On June 6th, we went out to celebrate my friend Neil's birthday. We got together eight people and went to Karafune-ya, a huge ice cream parlour. Neil had preordered a one hundred dollar parfait. It was gigantic. The size of my entire torso. The eyes of every Japanese person in the restaurant were transfixed as the eight of us faced off against the parfait, and eventually (eventually) won. I think we needed closer to twelve people, from the way we all staggered out afterwards.

School has been busy, with various exams and interview tests and the speech contest, not to mention 800 goodbye Kristin classes. A lot of the junior high kids sang songs for her, which were totally adorable. "I'll Be There" by the Jackson 5 was a particularly challenging choice. We also had goodbye English Club meetings, for one of which I shelled out money for a nice goodbye cake. It was a pain to get, but made worth it by the students' joy for cake.

After school on June 26th, I went with Kristin and Sumiko (our tea ceremony teacher) to a really cool pottery exhibit at the little Sonobe museum. We were the only people there apart from the potter, so we were able to talk to him for awhile. His art involved a lot of animals and sea creatures. My favorite was this beautifully detailed and stylized octopus that sort of resembled Cthulhu, if Cthulhu were pretty.

On July 12th, we went to see kabuki once again, this time in Osaka. It was a kabuki production of Shakespeare's "Twelfth Night" (my favorite of his comedies), and it was absolutely stunning. It opened with three little boys singing a beautiful rendition of "O Come O Come Emmanuel" in Japanese. The same actor played both Sebastian and Viola, with by far the most unbelievable quick-changes I have ever seen. The sets were all gigantic, and there were probably a good ten of them, including a boat that actually traveled around the stage and an intricate cherry tree that actually had blooming branches drooping down over the actors. Everything was perfect and wonderful and lovely and comic. It was a great performance.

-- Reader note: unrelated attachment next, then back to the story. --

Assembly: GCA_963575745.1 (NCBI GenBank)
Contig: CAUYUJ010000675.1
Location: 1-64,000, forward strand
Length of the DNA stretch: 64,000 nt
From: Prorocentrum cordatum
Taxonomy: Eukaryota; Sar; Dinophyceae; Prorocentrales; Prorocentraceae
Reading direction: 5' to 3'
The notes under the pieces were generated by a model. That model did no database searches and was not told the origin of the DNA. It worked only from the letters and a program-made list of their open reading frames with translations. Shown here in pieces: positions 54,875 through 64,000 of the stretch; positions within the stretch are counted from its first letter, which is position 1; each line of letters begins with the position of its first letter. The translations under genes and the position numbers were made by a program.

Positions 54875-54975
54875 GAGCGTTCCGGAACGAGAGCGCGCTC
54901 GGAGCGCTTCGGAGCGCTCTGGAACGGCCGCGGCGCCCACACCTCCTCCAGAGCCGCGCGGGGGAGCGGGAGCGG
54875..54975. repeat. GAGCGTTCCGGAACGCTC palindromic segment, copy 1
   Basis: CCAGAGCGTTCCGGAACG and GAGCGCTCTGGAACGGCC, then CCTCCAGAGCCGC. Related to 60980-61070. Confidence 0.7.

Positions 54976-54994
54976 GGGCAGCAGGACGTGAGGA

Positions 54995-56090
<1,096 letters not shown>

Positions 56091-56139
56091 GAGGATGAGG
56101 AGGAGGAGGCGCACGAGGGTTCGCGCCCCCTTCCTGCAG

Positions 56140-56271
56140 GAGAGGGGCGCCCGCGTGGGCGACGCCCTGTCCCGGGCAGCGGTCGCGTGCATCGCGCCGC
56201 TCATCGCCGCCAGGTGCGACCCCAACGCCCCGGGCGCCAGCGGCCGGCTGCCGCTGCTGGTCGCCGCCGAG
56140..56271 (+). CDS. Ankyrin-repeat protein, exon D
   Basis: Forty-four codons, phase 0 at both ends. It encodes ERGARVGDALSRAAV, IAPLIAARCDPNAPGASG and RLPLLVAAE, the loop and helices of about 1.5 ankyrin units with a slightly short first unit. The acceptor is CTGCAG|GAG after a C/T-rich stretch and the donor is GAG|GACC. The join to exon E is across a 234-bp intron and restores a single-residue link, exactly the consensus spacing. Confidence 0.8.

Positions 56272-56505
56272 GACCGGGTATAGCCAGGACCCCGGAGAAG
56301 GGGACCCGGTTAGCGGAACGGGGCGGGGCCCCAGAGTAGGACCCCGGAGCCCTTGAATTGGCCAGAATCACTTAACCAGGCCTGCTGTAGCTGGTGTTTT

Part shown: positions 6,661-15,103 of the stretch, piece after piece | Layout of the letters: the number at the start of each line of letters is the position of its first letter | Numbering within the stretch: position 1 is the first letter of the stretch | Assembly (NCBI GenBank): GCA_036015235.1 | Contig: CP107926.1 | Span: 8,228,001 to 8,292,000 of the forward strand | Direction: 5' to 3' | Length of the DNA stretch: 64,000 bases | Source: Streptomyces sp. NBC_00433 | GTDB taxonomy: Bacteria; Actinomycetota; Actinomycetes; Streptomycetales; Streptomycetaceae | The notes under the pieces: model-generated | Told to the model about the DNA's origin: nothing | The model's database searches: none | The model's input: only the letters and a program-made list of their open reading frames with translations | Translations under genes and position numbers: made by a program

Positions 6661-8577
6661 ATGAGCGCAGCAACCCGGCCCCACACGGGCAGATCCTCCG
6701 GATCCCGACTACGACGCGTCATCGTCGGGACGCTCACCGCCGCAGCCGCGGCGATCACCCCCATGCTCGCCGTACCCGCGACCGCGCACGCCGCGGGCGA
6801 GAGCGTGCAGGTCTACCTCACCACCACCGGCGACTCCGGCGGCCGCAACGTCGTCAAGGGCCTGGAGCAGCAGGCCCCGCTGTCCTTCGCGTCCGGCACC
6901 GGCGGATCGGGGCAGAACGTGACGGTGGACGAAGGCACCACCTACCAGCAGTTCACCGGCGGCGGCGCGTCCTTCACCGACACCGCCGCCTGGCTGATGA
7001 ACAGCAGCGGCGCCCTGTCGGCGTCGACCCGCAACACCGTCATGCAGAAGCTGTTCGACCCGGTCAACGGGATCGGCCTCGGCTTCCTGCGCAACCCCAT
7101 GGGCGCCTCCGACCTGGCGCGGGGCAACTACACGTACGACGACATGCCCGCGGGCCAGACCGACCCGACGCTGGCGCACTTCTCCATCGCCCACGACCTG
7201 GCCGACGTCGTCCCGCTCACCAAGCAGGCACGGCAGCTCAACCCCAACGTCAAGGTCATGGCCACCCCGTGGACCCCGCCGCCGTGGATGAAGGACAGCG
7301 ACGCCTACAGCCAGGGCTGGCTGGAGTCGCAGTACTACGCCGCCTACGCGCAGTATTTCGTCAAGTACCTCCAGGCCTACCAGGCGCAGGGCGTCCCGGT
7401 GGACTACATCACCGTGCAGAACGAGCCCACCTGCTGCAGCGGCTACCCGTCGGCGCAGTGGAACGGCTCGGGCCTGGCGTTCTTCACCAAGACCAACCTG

Tuesday the 14th, I took an hour and a half of annual leave to escape school early. Then I caught a train through Osaka to Hyogo, for my very first Hanshin Tigers game! It was so exciting. I adopted the Tigers as my Japanese baseball team three years ago when I studied in Osaka, but I'd never had a chance to go to a game. I wore my Toritani jersey, and bought a matching hat at Koshien stadium. The crowd was crazy, with all sorts of organized cheers that were specific to each Tigers player. The Tigers won 5-4 over the Chunichi Dragons, and the fans went wild! Twenty minutes after the game ended, we were all still in the stands, singing the Tigers theme song and the song for Hiyama, the MVP.

Finally, this past weekend! Sunday was the JET goodbye party in Kameoka, for all the folks who are leaving (or have already). We were walking to the venue, Liz's apartment, when the bottom dropped out and we were caught in the middle of a freaking flash flood. Our umbrellas helped almost none, and by the time we got to Liz's place, everybody was completely soaked. She gave us some towels, thank goodness, and the party was a lot of fun from there on out. A bunch of us stayed the night, and then went out for a late breakfast the next morning. Liz was kind enough to lend me an overshirt -- the one I had been wearing the night before had gotten crazily stained during the rainstorm (I think from my leather bag, somehow).

Monday was a holiday for Marine Day. (Marine as in the ocean, not the people. When I heard this was a national holiday, I thought, "Marine Day? Really? Well, I guess we have Arbor Day. But wait, we don't get a day off for Arbor Day. So it's still silly!") We did some shopping and said goodbye for now to Alex Ma. As Alex R. said, "It smells like burning marshmallows. Is Alex Ma on fire?"

After school on Tuesday I had to run back into the city, this time for Alex R.'s goodbye. We ate donburi at a restaurant we are fast becoming regulars of, had a beer at Ing Bar for old times sake, and did purikura together. Alex technically left Wednesday, but it's terrifically strange to try and envision our group without him. I hope someday we can really have our 2009 JETs Reunion Party back in America.

Nelis has also gone, and I probably won't see Liz again. The newbies start arriving in Japan on Sunday. I am leaving tomorrow morning for Tokyo, where I've been tagged to serve as a Tokyo Orientation Assistant. I get to meet them at the airport, and answer their questions at the hotel, and present a seminar about J-pop to several hundred people. (Death!) Then I will help escort all of the new Kyoto JETs back here. Among the group will be Paul (my new coworker), Paul's significant other (Liz's replacement), and Sabrina (my new neighbor). I haven't spoken to or messaged any of them yet...I hope they are cool people!